Thanks to the pandemic, the world of work has forever been changed. More and more people are looking for flexible work and online graduate jobs.
- Lets connect
020 7100 8800
- Get Job Alert Emails
Procrastination - we’re all guilty of it!
Whether you’re scrolling through LinkedIn to delay tackling a tricky work email, or you're doing anything under the sun to put off your graduate job hunt, procrastination habits affect us all.
Whatever form of procrastination is your vice, it’s important to understand that it is a common human behaviour that most of us do.
But, whilst it can feel like procrastination benefits stress levels in the short-term, there’s an inescapable feeling of procrastination guilt that can result from too much procrastination.
Further, the procrastination problem can become serious when delaying tasks starts to prevent you from achieving your career and life goals.
Don't fret! Breaking the procrastination cycle is possible.
In this procrastination blog, we look closely at what procrastination means, what causes procrastination and tips on how to not procrastinate.
Tip: change the playback speed in the settings at the bottom right corner, to suit your learning requirements. Subscribe to our YouTube channel for more great videos!
Please feel free to embed this video on your blog. Get in touch if you’d like us to send you the embed code for your website.
The meaning of procrastination is: to keep delaying or postponing something that should be done, often because the task is hard, unpleasant or tedious.
Procrastination examples include putting off a university assignment until the night before its due and browsing social media to avoid doing admin.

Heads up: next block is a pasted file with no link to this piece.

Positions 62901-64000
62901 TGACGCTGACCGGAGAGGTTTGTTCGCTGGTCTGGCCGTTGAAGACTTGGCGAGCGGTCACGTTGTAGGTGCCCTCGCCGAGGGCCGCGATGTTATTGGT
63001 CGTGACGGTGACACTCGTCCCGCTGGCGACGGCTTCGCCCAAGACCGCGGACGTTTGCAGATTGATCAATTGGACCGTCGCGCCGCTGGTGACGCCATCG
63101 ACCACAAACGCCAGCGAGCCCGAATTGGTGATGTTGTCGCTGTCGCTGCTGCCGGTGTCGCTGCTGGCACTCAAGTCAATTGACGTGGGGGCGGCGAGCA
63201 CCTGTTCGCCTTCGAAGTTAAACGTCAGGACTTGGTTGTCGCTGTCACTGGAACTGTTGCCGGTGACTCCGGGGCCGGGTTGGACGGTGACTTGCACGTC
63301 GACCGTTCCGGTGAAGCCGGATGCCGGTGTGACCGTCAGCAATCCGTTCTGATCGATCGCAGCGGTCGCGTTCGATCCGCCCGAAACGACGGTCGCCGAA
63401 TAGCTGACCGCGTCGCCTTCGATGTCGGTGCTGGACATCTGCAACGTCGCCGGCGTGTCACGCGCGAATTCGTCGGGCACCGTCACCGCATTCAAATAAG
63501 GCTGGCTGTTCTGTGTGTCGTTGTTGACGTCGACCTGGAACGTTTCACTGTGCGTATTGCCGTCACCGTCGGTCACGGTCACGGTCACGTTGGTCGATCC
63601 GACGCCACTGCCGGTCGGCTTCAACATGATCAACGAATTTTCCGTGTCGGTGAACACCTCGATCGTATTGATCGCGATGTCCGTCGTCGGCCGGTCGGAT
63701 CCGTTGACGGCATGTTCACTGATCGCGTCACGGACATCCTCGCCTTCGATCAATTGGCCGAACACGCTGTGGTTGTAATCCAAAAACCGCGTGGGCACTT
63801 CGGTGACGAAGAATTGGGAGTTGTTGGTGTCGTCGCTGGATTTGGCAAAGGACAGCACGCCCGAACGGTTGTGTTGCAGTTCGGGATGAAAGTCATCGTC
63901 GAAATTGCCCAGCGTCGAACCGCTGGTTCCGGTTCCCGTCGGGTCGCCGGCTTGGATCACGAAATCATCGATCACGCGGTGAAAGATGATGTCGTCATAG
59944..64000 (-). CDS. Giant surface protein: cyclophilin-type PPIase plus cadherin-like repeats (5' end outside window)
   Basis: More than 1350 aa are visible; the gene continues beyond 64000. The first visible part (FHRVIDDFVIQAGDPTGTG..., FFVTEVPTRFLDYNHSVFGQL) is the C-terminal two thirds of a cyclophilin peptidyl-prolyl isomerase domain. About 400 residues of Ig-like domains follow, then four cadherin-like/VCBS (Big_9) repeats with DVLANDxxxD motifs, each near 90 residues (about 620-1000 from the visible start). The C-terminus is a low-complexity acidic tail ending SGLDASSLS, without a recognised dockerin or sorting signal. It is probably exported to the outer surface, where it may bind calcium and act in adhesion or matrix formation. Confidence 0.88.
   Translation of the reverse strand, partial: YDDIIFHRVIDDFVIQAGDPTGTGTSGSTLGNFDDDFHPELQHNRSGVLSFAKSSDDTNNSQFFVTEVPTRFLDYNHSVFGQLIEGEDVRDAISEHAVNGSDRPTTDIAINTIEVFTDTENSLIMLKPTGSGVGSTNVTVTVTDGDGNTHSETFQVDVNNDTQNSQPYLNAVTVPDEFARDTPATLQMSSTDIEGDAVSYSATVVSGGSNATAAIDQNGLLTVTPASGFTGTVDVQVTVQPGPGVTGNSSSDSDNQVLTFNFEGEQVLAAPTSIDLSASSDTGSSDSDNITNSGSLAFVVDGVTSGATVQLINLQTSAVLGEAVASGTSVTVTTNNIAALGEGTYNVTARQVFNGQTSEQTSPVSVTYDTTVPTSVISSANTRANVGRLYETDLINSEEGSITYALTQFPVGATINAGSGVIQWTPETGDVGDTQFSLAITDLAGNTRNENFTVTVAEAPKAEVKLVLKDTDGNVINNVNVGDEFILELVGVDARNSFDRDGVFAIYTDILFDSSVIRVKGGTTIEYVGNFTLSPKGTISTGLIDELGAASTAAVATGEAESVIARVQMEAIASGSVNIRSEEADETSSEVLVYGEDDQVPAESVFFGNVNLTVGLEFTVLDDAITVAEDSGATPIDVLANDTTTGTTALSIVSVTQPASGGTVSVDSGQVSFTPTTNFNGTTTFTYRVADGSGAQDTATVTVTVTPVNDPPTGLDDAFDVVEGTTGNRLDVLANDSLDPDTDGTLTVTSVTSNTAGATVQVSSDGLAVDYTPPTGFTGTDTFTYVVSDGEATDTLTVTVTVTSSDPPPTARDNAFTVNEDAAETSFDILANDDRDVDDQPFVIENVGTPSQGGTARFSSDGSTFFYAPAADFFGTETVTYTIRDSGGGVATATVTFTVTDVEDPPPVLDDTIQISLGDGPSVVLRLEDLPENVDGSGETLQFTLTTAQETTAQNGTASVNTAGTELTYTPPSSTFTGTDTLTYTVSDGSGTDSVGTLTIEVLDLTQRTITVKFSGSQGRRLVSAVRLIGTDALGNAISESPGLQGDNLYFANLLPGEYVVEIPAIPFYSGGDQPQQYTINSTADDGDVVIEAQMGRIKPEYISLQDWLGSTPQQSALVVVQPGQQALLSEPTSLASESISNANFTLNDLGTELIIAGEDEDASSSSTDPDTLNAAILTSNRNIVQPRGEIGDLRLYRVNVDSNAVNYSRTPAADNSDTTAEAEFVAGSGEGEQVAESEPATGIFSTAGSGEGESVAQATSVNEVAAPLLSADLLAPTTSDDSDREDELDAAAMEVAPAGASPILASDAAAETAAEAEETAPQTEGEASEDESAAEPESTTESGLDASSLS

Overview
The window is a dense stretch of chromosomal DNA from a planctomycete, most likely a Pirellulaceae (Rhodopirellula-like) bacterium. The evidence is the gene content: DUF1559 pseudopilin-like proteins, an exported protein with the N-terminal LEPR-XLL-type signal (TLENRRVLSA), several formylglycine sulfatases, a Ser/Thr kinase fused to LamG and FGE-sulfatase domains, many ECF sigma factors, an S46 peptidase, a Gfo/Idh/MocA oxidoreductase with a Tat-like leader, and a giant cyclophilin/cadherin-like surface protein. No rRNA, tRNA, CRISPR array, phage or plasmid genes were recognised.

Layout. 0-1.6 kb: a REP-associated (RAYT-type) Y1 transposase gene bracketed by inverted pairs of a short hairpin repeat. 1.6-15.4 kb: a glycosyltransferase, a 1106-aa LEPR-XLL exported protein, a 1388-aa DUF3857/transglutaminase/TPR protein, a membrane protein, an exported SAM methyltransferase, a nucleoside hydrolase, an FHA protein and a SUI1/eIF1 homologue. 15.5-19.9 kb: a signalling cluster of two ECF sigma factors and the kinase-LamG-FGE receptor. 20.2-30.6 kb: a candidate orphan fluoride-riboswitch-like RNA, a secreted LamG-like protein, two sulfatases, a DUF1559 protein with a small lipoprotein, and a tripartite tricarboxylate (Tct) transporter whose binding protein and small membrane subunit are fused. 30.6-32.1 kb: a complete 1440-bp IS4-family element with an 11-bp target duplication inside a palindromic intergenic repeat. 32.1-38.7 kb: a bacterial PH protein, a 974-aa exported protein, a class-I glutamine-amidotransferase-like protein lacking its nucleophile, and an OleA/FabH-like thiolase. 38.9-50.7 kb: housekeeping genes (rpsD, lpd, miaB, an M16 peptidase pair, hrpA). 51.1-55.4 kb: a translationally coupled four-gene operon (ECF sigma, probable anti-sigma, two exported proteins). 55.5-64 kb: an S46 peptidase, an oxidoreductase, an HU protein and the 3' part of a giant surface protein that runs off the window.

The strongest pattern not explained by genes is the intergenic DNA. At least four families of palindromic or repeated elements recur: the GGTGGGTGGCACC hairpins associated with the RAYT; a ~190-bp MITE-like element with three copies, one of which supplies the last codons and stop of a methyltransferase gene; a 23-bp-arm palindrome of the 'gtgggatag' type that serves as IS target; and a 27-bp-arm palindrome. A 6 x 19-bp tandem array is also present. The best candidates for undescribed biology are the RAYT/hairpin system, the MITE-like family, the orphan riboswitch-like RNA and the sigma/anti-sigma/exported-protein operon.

Procrastination defined generally as 'laziness' or 'idleness' tends to infer negative characteristics about serial procrastinators.
Why procrastination is bad is down to its habitual nature which, in extreme circumstances, can have an adverse effect on a person's productivity.
As such, the correct procrastination definition does not conflate procrastination and laziness.
Why we procrastinate can be due to fear of failure and perfectionism - it's often a natural reaction to anxiety.
Procrastination causes include:
Find out exactly how to implement this procrastination help below, and take our procrastination quiz to find out what kind of procrastinator you are!
Learning how to stop procrastinating at work, how to stop procrastinating and start studying, or generally how to stop procrastinating and get things done takes time and effort.
When seeking out procrastination solutions, it is important not to look for how to cure procrastination or how to stop procrastination forever.
Afterall, minor procrastination habits are a relatively harmless part of everyday life.
As such, it is better to look for how to minimise procrastination and find ways to manage procrastination.
Here are a few tips on how to stop procrastinating and be productive:
The first step to overcoming procrastination is knowing which of your tasks is most important to complete first.
Write a to-do list of everything you want to achieve in a day and label all the most pressing tasks with a ‘1’, the second most pressing tasks a ‘2’, and so on.
It is also a good idea to plan a rough timeframe in which you wish to complete each task - procrastination and time management are the antithesis of eachother.
Organising your tasks this way helps with organisation and prevents you from becoming overwhelmed.
If you often find yourself panicking about multiple deadlines, this technique will allow you to stay calm and get started with a task, instead of procrastinating over it.
Procrastination psychology studies have concluded that one of the main reasons we procrastinate is because the task at hand seems too daunting.